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This blog page is not chronologically in sequence with the previous posts or the posts to follow. However, it seemed like a good time to mention the bears of Alaska. There are both Brown and Black bears in our largest state. Alaska is just right for bears; plenty of space, plenty of food, and few people to mess it up. The Black Bear is the smaller of the two species and the one that seems to interact with humans the most. In 2017 there have already been a few bear-caused deaths in Alaska.
The Grizzly Bear is the more inland of the two forms of the Brown Bear. The coastal bears, called Brown Bears, are larger than those that are well inland. The bears in Denali can be called Grizzly Bears and the bears of the Southeast and Kodiak and the extensive and remote shore lines are referred to as Brown Bears. The coastal bears that get to eat salmon for a couple months each summer, as the various species return to spawn, are the largest overall. The fish always pass through the coastal rivers and the bears are always waiting. The inland bears don’t see this migration.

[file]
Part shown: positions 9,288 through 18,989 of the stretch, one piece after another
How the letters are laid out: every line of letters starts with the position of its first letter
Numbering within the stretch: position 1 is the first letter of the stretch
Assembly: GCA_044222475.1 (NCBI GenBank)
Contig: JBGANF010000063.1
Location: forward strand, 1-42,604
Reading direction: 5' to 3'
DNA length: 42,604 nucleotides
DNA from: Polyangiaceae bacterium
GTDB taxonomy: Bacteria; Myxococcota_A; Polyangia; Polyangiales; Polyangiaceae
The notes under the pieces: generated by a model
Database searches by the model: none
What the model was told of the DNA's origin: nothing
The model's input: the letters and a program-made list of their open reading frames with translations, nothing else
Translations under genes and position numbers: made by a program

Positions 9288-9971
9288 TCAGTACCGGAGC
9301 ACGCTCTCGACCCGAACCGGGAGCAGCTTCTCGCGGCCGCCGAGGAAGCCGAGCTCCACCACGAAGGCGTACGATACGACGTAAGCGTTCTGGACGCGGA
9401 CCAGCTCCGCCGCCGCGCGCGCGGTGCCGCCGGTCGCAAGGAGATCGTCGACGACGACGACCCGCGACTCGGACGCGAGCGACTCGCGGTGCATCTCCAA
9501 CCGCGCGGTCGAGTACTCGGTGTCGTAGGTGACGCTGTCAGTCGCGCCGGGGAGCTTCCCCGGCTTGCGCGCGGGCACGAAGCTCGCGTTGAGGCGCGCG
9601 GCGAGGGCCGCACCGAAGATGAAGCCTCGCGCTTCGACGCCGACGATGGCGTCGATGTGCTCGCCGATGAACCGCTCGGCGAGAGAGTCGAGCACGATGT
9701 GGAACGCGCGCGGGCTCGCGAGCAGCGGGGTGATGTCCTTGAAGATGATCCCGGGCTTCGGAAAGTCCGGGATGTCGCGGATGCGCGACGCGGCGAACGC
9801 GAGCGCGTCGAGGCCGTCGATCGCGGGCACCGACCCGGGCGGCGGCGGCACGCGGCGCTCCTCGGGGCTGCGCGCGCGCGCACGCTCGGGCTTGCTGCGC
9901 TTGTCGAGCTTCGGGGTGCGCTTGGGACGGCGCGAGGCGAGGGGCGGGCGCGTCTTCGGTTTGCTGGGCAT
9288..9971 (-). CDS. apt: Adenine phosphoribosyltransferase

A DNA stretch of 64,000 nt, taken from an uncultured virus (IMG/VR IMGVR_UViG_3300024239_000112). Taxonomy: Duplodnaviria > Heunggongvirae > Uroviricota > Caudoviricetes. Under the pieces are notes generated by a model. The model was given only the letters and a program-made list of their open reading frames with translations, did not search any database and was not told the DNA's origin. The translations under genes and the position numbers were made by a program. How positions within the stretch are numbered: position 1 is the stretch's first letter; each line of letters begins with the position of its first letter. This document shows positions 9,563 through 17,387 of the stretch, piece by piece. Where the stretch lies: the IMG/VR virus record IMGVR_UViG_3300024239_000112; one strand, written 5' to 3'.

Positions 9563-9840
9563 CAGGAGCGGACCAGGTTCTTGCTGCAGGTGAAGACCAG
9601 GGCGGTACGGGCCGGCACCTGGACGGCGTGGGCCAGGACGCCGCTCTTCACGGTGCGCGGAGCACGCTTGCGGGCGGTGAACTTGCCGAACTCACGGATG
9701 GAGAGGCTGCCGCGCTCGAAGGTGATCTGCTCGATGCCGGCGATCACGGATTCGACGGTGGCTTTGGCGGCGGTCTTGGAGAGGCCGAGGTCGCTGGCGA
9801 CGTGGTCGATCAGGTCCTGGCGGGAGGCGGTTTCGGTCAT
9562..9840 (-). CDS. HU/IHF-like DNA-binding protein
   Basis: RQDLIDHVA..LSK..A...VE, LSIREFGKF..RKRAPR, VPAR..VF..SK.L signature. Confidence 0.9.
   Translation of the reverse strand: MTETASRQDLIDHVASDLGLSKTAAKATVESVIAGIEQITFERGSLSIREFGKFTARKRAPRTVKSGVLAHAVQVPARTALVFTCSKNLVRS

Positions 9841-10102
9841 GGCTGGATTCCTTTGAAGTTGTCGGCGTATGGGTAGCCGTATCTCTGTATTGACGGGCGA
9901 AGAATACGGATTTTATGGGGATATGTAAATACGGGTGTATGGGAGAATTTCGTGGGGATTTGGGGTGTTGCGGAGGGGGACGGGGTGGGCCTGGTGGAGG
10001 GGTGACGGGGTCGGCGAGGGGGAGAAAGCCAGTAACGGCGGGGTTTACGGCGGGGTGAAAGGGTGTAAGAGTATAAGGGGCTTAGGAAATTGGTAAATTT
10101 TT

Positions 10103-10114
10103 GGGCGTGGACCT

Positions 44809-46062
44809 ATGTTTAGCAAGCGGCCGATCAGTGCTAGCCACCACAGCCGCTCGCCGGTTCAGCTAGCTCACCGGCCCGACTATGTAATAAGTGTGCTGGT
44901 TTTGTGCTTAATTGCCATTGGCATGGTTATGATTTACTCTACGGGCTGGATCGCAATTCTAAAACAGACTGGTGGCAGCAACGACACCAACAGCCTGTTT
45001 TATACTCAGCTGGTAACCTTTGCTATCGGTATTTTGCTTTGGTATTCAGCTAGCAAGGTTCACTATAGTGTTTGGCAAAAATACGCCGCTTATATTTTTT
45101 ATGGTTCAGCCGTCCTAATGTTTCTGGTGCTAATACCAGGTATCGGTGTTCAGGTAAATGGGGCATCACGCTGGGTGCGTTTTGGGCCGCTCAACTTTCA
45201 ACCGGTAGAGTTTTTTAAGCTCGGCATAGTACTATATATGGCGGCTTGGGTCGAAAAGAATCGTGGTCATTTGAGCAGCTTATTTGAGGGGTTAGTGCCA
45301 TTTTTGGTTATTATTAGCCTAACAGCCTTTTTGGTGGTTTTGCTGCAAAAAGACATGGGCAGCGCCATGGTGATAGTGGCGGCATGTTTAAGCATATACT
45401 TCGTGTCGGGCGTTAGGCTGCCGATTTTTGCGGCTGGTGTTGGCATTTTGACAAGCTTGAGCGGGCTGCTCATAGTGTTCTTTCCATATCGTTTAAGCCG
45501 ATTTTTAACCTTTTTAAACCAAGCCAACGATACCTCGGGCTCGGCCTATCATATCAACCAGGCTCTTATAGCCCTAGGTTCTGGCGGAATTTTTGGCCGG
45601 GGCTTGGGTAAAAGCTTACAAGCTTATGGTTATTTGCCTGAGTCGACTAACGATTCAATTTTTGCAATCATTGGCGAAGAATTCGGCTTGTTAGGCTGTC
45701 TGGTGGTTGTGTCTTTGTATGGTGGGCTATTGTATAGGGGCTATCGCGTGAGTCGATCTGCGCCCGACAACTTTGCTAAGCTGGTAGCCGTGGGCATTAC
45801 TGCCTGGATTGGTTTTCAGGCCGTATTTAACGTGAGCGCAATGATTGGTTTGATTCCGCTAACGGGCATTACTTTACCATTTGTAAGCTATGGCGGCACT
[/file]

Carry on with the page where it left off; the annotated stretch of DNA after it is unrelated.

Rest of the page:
Spots like the one I show are often part of the Alaskan ecotourism trade. You have to go to “Bear School” and then you have to sign the waiver that says if a bear kills you it isn’t the lodge’s fault. You can even fish in the streams – I didn’t as I thought it wise to not look too competitive to the Brown Bears. But at this location I did have a half mile walk from the place where the float plane dropped me off and where the Bear School was located to the place where the bears were lined up on the rocks. There were bears in the woods walking and sleeping. But all they had on their mind was SALMON.